I had a request from one of our staff to change the forms to not require the email address because a single person (out of probably 1000 applicants) cannot submit the form because, apparently, that single person does not have an email address.

Is it safe to assume that everyone has an email address now?

Related : How do I determine if I should go through a change that would affect the users both positively and negatively?

  • 2
    Isn't the answer to your question in your question? Clearly even with your own data, the answer is no, it's not safe to assume that
    – DA01
    Commented Sep 30, 2015 at 4:03
  • It kind of bothers me that everything and everyone else requires email addresses, so if that person pays bills, has a phone, or even has a facebook account, he/she should have an email address.
    – Zaenille
    Commented Sep 30, 2015 at 4:06
  • is your service internet related? do people access your service using a website? Then yes, it's safe to assume users have an email. There could be exceptions, but I'd bet whatever amount of money that it's not 1/1000, more like 1/1000000. The whole "let's get back to stone age" approach in UX is ridiculous, you're building a web service, then anyone using at least the most common apps/services has an email. Heck, most people have an ISP mail by default, it comes with their internet service!
    – Devin
    Commented Oct 1, 2015 at 21:57
  • Can you provide more information what this is for? What do people log into there? The answer will be very different for a government form where people are expected to sign up for financial support than it will be for a site that acts as a secondary spam filter.
    – uliwitness
    Commented Mar 28, 2017 at 12:34
  • Are we considering the fact that email is inherently unsecure as well as anything else via the internet? Plus anything transmitted on the internet may go through insecure servers and collected by data collectors and monetized. The issue is now exponential more challenging with the advance of artificial intelligence.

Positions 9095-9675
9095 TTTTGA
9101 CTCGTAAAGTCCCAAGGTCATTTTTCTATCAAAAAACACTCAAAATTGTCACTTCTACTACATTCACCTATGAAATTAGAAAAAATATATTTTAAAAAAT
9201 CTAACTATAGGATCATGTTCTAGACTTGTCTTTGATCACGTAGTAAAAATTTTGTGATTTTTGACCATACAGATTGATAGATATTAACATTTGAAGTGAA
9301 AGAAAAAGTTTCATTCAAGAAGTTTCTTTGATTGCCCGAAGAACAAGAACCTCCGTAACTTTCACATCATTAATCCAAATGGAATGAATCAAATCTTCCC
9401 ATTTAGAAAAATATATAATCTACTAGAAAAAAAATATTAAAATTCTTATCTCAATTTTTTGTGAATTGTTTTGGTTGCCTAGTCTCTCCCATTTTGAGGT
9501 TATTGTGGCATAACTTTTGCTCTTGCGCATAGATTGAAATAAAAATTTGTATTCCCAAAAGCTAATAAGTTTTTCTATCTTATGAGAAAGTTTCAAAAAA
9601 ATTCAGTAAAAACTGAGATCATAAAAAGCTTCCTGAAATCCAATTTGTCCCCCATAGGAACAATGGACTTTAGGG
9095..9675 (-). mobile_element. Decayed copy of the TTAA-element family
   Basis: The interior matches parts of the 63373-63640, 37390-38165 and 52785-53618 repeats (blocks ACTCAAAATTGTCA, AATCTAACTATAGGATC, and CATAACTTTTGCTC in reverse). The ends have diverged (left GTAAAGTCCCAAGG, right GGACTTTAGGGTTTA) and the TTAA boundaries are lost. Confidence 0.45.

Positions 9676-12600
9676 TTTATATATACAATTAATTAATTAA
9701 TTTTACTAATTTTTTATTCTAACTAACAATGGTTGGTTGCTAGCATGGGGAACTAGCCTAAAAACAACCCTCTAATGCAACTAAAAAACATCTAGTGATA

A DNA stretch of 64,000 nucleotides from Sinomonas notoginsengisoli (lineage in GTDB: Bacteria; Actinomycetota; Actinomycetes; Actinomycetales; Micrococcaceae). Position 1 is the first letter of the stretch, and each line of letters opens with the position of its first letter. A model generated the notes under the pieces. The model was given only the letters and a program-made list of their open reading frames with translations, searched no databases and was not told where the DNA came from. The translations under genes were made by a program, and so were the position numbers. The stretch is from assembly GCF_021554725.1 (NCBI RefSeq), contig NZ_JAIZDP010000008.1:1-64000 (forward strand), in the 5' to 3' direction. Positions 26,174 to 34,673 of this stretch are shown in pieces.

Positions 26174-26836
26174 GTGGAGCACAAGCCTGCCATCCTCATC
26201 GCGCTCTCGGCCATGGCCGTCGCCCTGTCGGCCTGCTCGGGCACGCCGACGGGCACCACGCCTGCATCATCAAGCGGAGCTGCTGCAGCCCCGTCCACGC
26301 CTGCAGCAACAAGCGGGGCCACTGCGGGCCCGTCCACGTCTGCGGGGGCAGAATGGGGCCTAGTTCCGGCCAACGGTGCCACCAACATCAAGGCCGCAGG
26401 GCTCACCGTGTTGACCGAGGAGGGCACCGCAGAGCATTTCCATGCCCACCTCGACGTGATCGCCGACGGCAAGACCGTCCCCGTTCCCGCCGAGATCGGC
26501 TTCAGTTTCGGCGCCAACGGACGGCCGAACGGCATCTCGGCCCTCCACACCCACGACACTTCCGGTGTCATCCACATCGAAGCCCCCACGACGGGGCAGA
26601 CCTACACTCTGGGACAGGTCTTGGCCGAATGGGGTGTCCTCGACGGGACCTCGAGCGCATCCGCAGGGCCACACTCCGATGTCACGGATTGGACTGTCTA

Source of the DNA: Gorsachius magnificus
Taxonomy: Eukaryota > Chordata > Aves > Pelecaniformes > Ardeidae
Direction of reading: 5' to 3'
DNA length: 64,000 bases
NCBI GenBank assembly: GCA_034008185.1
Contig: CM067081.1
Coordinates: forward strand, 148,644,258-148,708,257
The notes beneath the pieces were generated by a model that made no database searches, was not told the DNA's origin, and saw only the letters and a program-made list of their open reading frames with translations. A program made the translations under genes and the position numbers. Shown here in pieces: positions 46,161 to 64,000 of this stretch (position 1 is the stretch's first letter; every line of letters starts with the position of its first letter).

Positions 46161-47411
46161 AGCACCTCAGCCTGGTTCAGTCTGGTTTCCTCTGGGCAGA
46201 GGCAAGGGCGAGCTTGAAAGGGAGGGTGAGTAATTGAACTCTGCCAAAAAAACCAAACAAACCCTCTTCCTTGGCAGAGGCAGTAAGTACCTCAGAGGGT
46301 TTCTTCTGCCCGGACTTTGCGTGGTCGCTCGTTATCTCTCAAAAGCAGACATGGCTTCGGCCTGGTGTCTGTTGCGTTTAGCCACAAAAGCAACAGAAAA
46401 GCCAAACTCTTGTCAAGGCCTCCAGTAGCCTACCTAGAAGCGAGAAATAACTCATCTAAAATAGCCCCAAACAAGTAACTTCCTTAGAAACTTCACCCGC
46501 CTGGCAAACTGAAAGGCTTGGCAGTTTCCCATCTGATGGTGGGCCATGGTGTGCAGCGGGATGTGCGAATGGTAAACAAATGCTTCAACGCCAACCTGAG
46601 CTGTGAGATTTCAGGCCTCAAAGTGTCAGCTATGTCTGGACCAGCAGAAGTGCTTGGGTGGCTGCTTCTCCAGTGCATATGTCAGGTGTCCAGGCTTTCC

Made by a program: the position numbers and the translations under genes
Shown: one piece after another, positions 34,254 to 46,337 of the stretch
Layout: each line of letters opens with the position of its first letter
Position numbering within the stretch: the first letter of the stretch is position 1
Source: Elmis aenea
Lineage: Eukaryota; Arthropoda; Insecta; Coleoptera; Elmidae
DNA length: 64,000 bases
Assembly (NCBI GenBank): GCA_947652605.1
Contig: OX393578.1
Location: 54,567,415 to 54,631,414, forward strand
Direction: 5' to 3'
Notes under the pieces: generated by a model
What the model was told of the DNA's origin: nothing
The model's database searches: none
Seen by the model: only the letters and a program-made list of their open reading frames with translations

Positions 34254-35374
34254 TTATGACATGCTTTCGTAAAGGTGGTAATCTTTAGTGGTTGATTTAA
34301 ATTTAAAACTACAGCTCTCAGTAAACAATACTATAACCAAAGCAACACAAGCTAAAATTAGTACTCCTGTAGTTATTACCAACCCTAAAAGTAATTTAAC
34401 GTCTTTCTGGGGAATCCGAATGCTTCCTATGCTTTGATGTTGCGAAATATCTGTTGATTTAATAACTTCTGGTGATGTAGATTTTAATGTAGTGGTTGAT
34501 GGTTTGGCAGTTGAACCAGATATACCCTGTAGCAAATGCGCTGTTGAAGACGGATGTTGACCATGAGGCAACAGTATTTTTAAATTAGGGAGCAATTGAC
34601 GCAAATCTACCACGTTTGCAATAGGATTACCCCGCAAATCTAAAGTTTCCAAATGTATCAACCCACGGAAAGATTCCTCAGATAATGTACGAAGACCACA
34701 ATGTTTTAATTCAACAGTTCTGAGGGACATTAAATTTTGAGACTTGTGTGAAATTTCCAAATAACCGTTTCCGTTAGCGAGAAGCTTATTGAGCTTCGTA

– Juan
    Commented Aug 3, 2023 at 17:17

5 Answers 5


I don't believe the question as posed is the correct way of thinking about the issue. Rather than asking if everybody has an email address now, (and the answer is self evidently no), the question you should consider is:

Do you require an email address?

If your form is for a service in which communication (invoices, receipts etc) will be emailed to people, then by definition an email address is required, so it is reasonable to require it.

If your service does not require an email address to work; the customer can receive physical mail, SMS messages or simply does not need to receive communication other than within the service, then don't force the customer to enter an email address. You can ask and supply hints like

'you have not entered an email address; please note that we won't be able to XYZ you'

Even if everybody in the world did have an email address, people may choose not to supply one if they feel that it is not required for your company or service. You have to accept that, or people will just supply dummy address information anyway.